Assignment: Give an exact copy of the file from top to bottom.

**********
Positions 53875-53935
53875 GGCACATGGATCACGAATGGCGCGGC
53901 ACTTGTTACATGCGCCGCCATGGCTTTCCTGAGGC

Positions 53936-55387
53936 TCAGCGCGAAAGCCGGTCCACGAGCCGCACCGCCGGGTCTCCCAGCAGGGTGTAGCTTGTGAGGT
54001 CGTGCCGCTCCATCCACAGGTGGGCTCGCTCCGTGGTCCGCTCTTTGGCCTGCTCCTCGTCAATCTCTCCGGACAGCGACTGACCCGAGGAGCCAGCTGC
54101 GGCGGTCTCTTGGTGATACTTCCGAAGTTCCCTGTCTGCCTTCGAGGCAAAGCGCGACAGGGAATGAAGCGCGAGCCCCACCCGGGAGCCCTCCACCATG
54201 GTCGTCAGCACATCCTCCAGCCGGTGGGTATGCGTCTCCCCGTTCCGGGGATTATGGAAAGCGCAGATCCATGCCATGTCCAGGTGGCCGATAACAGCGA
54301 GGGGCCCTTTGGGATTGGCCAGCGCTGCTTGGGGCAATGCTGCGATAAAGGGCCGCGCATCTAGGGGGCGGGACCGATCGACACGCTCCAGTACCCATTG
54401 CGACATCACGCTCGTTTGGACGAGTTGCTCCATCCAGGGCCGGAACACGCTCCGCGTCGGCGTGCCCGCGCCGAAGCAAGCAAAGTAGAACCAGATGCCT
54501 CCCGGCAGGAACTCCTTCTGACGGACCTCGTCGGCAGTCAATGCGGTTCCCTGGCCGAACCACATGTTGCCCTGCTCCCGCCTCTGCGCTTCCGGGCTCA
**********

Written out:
Positions 53875-53935
53875 GGCACATGGATCACGAATGGCGCGGC
53901 ACTTGTTACATGCGCCGCCATGGCTTTCCTGAGGC

Positions 53936-55387
53936 TCAGCGCGAAAGCCGGTCCACGAGCCGCACCGCCGGGTCTCCCAGCAGGGTGTAGCTTGTGAGGT
54001 CGTGCCGCTCCATCCACAGGTGGGCTCGCTCCGTGGTCCGCTCTTTGGCCTGCTCCTCGTCAATCTCTCCGGACAGCGACTGACCCGAGGAGCCAGCTGC
54101 GGCGGTCTCTTGGTGATACTTCCGAAGTTCCCTGTCTGCCTTCGAGGCAAAGCGCGACAGGGAATGAAGCGCGAGCCCCACCCGGGAGCCCTCCACCATG
54201 GTCGTCAGCACATCCTCCAGCCGGTGGGTATGCGTCTCCCCGTTCCGGGGATTATGGAAAGCGCAGATCCATGCCATGTCCAGGTGGCCGATAACAGCGA
54301 GGGGCCCTTTGGGATTGGCCAGCGCTGCTTGGGGCAATGCTGCGATAAAGGGCCGCGCATCTAGGGGGCGGGACCGATCGACACGCTCCAGTACCCATTG
54401 CGACATCACGCTCGTTTGGACGAGTTGCTCCATCCAGGGCCGGAACACGCTCCGCGTCGGCGTGCCCGCGCCGAAGCAAGCAAAGTAGAACCAGATGCCT
54501 CCCGGCAGGAACTCCTTCTGACGGACCTCGTCGGCAGTCAATGCGGTTCCCTGGCCGAACCACATGTTGCCCTGCTCCCGCCTCTGCGCTTCCGGGCTCA